By Zbigniew Bednarz–
Despite what the media might tell you, no one plans on getting hurt on the job. Unfortunately, for hard-working people who do a physical job, a work place injury may be inevitable. When an injury occurs, the last thing an injured worker is thinking about is their workers’ compensation claim. However, a workers’ compensation claim is the first thing your employer’s insurance carrier is thinking about.
There are generally two types of workers’ compensation claims: accepted claims and disputed claims. An accepted claim is the type where the insurance carrier has agreed that it is responsible for the injured person’s benefits. A disputed claim is the type where the insurance carrier has not agreed that they are responsible. Often times, the insurance carrier decides whether the claim will be disputed or accepted within the first few days of the claim being reported. As a result, what an injured worker does in the first few days after an injury may mean the difference between the injured worker receiving those benefits right away, or the injured worker waiting months, sometimes years, before seeing a dime. When you are injured and not collecting a paycheck nor getting the treatment you need, weeks can feel like an eternity, let alone months or years.
What can you do to help ensure your claim is accepted instead of disputed? A good way to protect yourself is to follow this simple three-step process: 1) tell your boss, 2) tell your doctor, and 3) tell your lawyer.
Tell your boss:
Often times when an injury occurs, the injured worker is hesitant to report the injury to their boss. They are either afraid that their boss will become upset, or they simply do not want to make a fuss. Perhaps they assume that the injury is not serious, and after they get home that evening, they’ll take a few ibuprofens, rest up, and go to sleep thinking everything will be fine in the morning. But then that person wakes up the next morning and they can’t get out of bed.
If you wait until the next day to tell your boss, after you hobble into work doubled over in pain, your boss (much less their workers’ compensation insurance carrier) is not going to believe you got hurt on the job yesterday. After all, why wouldn’t you have told him yesterday? When that insurance company calls your boss to take a statement after the claim is reported, they are going to have a reason to dispute your claim. However, if you report your injury to your boss, go home, take those ibuprofens, and everything really is fine in the morning, then no harm done. Your boss probably already forgot that you reported anything at all.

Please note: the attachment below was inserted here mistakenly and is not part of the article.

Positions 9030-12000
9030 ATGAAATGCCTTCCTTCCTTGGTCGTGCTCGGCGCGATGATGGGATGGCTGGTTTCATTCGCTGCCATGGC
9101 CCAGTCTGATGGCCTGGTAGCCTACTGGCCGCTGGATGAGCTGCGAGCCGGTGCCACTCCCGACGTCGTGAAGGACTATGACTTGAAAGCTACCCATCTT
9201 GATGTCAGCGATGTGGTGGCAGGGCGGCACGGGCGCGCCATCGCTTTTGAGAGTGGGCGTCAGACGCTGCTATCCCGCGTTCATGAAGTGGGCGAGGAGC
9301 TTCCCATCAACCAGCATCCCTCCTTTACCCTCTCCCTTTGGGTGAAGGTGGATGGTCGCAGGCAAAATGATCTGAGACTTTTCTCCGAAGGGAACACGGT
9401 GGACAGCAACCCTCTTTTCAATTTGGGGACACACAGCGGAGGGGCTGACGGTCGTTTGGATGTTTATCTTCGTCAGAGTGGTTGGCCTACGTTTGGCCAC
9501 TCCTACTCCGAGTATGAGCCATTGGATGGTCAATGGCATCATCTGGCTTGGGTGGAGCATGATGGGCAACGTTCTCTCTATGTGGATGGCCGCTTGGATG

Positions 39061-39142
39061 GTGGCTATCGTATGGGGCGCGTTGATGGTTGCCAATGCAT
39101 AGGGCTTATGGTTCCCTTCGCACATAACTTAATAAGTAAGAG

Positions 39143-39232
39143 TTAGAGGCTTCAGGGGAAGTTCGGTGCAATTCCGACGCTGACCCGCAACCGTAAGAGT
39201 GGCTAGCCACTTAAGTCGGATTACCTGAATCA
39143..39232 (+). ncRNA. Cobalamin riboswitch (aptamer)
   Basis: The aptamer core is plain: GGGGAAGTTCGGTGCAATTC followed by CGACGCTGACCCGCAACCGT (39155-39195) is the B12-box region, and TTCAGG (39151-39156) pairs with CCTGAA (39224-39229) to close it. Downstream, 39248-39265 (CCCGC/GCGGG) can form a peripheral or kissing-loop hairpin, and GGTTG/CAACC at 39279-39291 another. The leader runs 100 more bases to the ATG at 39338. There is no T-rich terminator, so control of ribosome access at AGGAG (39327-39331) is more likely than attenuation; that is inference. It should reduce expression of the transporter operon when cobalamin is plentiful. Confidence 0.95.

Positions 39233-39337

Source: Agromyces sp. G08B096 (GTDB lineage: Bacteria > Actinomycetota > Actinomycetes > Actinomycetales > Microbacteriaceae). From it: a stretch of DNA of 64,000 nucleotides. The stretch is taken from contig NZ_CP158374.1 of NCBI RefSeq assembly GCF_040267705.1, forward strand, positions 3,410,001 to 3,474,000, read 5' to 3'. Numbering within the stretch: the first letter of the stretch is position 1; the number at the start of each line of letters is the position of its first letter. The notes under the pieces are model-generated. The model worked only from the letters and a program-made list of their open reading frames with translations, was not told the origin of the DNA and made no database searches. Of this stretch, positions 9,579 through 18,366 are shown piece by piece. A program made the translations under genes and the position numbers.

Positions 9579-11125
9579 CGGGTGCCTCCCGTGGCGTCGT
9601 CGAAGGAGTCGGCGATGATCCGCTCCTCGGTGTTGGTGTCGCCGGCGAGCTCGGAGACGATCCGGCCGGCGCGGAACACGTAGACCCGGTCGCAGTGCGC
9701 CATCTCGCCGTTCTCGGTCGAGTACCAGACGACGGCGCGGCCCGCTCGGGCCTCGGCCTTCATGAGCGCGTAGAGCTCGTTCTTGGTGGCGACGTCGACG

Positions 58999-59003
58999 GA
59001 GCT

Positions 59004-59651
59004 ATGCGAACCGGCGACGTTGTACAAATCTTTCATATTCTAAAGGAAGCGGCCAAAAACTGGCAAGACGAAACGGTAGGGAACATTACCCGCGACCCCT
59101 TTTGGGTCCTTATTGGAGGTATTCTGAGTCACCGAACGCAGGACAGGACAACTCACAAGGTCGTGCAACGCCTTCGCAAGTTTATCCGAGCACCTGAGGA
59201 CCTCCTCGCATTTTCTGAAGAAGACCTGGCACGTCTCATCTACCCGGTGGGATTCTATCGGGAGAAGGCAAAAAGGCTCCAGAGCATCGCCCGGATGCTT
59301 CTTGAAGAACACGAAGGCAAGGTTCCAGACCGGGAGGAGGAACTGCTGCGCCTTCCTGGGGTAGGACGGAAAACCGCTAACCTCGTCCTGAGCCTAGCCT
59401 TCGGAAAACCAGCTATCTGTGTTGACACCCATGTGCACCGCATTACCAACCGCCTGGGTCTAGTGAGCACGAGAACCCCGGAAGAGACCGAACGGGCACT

Tell your doctor:
The next step you should take is make an appointment with your doctor as soon as possible. When you see that doctor, make sure that you tell him what happened at work and every part of your body that was affected by the injury. The earliest medical records often become critical pieces of evidence when your attorney is trying to prove that you were injured at work.
The second reason to see a doctor as soon as possible, is the common belief in the workers’ compensation world that people who are healthy, don’t go to the doctor, and people who are injured, do go to the doctor. Now, we all know that there are a million reasons people don’t go to the doctor: they can’t take time off work, the kids need to be picked up from school, they don’t have insurance, and so on. However, the workers’ compensation insurance adjusters don’t care about any of that. They assume that if someone doesn’t see a doctor, that person must be fine.
Tell your lawyer:
Finally, you should understand that these insurance companies likely have entire buildings full of lawyers and other professionals advising them on what they should or shouldn’t do. As a result, you should have at least one attorney of your own giving you the same kind of advice. No one who is having a good day needs to call a lawyer, and if you are unlucky enough to have a work accident, you are not having a good day. The sooner you can get the legal advice that you need, the quicker you can protect yourself from an insurance company taking advantage of you when you are most vulnerable. The first consultation with our office is always free, and we are happy to give you advice on what to do next, whether you decide to hire our office or not. We hope that you never have one of these “bad days,” but if you do, we are here to see you through.
To learn more, visit horwitzlaw.com.
Zbigniew “Zibi” Bednarz is an associate attorney with the firm of Horwitz, Horwitz & Associates, Ltd., with offices in Chicago and Joliet. Since 2013, Mr. Bednarz has argued before the Illinois Workers’ Compensation Commission, the Circuit Courts on Administrative Review and the Illinois Appellate Court. Fluent in both Spanish and Polish, Mr. Bednarz frequently speaks on workers’ compensation issues to labor organizations. Mr. Bednarz can be reached by phone at 312-372-8822.